“What a wit, what a clown — what a fighter!”
When a bumbling milkman (Danny Kaye) accidentally knocks out a prize fighter (Steve Cochran), he becomes an overnight media sensation, and soon finds himself taken advantage of by an unscrupulous manager (Walter Abel).
Genres, Themes, Actors, and Directors:
- Danny Kaye Films
- Virginia Mayo Films
This remake of Harold Lloyd’s classic talkie The Milky Way (1936) was clearly designed as a prime vehicle for Danny Kaye — and as such, fans of his are sure to enjoy it. Kaye acquits himself well, showing off plenty of humorously deft “boxing” maneuvers, and making the most of his character’s transformation from mild-mannered milkman to arrogant would-be boxing champion. But director Norman McLeod doesn’t possess quite the same gift for comedic timing as The Milky Way‘s Leo McCarey; watching the two films neck-to-neck (as I did) makes this disparity abundantly clear. The Kid From Brooklyn does possess one infamous “claim to fame”: in a bit of near-tragic cinema lore, Goldwyn ordered all copies of Lloyd’s original film to be destroyed (presumably because the two films are almost identical). Fortunately, Lloyd had his own preserved copy, so it survived — and film fanatics now have the opportunity to choose between the two.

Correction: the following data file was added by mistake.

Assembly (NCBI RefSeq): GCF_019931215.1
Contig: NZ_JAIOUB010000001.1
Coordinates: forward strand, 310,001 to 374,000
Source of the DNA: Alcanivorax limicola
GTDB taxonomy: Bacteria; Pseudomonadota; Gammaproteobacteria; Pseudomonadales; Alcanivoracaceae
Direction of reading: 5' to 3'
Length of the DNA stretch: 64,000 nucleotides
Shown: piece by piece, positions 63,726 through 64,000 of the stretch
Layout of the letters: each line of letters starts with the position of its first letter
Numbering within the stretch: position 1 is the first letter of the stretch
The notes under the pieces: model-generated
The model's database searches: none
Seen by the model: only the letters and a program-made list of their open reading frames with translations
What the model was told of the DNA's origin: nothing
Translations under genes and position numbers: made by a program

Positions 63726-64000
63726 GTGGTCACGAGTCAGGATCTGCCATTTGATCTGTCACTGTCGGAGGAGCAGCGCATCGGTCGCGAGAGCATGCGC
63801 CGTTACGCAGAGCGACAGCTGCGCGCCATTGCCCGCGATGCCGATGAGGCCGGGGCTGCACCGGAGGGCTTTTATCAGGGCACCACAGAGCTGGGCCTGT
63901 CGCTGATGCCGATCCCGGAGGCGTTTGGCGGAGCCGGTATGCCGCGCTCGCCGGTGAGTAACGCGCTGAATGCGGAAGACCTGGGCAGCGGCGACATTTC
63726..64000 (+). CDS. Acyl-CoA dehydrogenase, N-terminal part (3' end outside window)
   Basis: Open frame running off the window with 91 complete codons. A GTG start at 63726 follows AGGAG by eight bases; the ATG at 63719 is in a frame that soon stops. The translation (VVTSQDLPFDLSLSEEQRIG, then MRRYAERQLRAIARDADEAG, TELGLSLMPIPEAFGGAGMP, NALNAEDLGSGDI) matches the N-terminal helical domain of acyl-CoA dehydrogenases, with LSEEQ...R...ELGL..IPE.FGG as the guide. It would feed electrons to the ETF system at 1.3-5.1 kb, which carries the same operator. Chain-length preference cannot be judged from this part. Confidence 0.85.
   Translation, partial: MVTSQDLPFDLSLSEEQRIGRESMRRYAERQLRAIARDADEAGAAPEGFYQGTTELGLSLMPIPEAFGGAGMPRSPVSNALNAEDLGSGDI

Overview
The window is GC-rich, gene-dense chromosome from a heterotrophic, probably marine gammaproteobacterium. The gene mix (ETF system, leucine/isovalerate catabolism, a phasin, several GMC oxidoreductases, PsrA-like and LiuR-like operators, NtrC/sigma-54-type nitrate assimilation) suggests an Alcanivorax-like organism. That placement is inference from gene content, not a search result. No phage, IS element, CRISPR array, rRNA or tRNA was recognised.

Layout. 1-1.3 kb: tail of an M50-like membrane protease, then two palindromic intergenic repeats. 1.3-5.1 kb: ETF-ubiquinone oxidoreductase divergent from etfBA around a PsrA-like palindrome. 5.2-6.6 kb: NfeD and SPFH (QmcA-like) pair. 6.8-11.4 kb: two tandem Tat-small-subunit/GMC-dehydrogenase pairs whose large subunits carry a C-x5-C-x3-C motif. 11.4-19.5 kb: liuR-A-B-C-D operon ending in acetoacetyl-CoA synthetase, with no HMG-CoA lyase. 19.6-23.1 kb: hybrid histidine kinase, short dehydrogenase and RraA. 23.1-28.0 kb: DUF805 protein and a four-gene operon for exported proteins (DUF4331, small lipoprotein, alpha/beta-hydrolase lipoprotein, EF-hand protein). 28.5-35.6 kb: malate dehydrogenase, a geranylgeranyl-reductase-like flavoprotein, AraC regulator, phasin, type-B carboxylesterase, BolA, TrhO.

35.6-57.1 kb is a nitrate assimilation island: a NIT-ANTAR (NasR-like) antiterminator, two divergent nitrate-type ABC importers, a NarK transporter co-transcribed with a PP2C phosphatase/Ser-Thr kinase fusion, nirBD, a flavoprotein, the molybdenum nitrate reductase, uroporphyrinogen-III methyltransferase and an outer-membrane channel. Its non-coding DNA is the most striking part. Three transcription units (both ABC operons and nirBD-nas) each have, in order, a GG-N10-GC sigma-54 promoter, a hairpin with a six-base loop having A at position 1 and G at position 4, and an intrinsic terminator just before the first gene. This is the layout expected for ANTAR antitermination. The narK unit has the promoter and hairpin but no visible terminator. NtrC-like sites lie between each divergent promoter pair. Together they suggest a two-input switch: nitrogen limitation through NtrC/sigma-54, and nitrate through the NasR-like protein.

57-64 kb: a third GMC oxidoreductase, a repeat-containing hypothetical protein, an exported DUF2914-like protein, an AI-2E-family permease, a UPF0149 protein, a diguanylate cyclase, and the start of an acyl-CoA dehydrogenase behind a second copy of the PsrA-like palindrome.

Note: Despite her best efforts, Virginia Mayo — playing Kaye’s unassuming romantic interest, Polly Pringle — simply isn’t as believable in this role as her earlier counterpart (Dorothy Wilson). She does get to wear some lovely gowns, though, so watch for those.
Redeeming Qualities and Moments:
- Danny Kaye’s nimble “boxing” maneuvers
- The surreal opening musical sequence
- Miles White’s lovely gowns
No; this one is only must-see viewing for Danny Kaye fans. Check out the original instead.
2 thoughts on “Kid From Brooklyn, The (1946)”
Not a must.
As a character so memorably says in ‘Super Troopers’, “Desperation is a stinky cologne.”
That sums up the uber-Technicolored and witless ‘TKFB’.
Yes, Vera-Ellen dances nicely a few times, Eve Arden – though given zip for her comic talent – is dressed quite seductively for a change, and the normally dramatic Fay Bainter surprises by bringing chuckles during her boxing lesson.
~all of which seems to take up a handful of minutes. The rest is spent catering to the handful that is Danny Kaye anytime he is left more or less unleashed with his personal brand of shtick.
Not a must. I sort of enjoyed the boxing angle of this film, but I really felt the musical numbers haven’t aged well.
I’m not a fan of voices that seem to have a thousand singers – especially when the songs aren’t great (at least to me)!